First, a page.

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Notre boutique



Hikoru Katano

The beautiful soul of Share Spirit

By Denyse Beaulieu / Photo : Lenny Kessler-Vaschetti

Traveller, archaeologist, poet… Hikaru Katano’s unique pieces – sold at Shimji in Paris under the label Share Spirit – read like passport pages riddled with stamps from far-flung destinations. A threadbare jacket, once worn by a soldier, can bear all at once Afghan embroideries, an Indian symbol and a shred of an antique Indonesian scarf…

When he left Japan for England at the age of nineteen, Hikaru Katano forced himself to stay away from his countrymen in order to learn English, to key to his independence as a traveller. Today, he covers some twenty countries every year – from India, Bali, Hong Kong, Morocco, Mongolian steppes, to an Aztec village in Mexico or the mountains of Peru, although for the time being he’s had to give up on Tibet and Afghanistan. This is the crucible from which the slight thirty-seven year old with the wise man eyes draws the ingredients of his creations, haunted by the memory of ancient civilizations. “I’m fascinated by the knowledge of indigenous people. With them, you have to be clear and honest. You have to forget your ego. You can’t play games”, says Katano.
To discover the secrets of vicuna wool, the Japanese designer searched all over Peru, until he reached out to a friend, who happened to be the friend of then-president Alberto Fujimori. He came back with three pieces of 300 year-old Inca fabric.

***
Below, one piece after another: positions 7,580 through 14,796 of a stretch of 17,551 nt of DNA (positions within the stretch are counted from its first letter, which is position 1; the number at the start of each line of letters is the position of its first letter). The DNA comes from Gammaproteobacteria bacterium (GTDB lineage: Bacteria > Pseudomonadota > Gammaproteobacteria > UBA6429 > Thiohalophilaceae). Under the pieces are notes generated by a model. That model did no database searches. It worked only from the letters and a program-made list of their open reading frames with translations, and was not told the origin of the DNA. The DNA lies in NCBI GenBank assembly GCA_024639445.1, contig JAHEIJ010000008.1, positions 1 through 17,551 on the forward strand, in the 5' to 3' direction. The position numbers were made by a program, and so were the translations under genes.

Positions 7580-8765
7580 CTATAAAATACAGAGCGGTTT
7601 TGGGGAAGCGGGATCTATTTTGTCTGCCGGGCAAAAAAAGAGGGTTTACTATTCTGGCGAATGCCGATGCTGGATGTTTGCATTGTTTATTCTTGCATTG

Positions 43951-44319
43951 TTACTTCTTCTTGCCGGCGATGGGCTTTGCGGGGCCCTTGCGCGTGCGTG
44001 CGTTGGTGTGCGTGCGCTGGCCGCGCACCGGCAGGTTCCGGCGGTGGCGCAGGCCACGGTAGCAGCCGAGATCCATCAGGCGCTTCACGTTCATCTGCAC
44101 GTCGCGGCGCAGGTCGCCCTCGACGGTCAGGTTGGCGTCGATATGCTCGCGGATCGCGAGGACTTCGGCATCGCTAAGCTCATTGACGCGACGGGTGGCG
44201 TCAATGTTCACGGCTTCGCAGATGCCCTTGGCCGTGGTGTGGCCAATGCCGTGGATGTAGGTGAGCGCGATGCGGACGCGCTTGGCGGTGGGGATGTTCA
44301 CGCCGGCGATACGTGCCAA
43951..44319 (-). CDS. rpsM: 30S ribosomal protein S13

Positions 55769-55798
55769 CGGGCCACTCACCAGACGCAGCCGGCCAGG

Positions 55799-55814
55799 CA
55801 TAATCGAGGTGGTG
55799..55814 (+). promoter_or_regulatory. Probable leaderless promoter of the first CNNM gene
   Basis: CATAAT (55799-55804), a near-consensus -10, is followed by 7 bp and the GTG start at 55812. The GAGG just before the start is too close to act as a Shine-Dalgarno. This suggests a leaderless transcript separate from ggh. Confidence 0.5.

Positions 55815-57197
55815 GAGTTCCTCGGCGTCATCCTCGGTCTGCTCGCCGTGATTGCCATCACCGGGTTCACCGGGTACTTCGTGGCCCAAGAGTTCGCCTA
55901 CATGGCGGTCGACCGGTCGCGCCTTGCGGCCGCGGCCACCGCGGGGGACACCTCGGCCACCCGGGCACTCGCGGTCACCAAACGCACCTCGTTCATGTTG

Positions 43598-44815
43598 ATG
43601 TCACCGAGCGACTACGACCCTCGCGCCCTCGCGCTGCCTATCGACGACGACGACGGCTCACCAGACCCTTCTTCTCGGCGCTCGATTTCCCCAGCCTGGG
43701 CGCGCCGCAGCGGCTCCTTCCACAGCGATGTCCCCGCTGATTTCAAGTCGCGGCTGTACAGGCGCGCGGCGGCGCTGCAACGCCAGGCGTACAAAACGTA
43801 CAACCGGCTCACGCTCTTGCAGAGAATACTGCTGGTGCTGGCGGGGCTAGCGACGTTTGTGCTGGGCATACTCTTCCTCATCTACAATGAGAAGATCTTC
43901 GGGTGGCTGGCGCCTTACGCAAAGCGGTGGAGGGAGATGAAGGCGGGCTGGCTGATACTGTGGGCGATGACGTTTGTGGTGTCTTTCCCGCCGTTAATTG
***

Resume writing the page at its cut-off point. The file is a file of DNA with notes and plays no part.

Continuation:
Another friend, married to a Mexican woman, introduced him to an Aztec village where strangers never go. Four years later, Katano finally earned the villagers’ confidence: they now braid delicate leather lacings for Share Spirit. “Time… Things only gain value with time. That’s a very Japanese notion, isn’t it ?” Katano points to his patched-up leather trousers, stitched with rough jute thread : “I bought these in London sixteen years ago. They’re my whole history as a designer. I’ve worn them practically every day since then – except during the summer. In Tokyo, the temperature climbs up to 39 degrees !” The amber, bone and Mexican jade pearl necklace he takes off only at night took him ten years to collect. Some are over eight centuries old. The frail torso they adorn is tattooed with a figure lifting joined hands above its head. “I drew it myself. It represents the Indian namasted, the work for thanks. I wanted to thank my wife, Shoko, who has been making my patterns for fourteen years. And all the people who have helped me. They are my family.”

Katano’s new boutique/ museum in Tokyo’s embassy quarter is a large-scale illustration of this global “Share Spirit”. Ancient artefacts from all over the world are assembled behind the heavy antique Chinese doors ; one floor, decorated with Balinese furniture, is bathed in water. Katano’s friends come there to cool off. The Zen vagabond designer hopes we will join them, the next time we pass through Tokyo.

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Denyse Beaulieu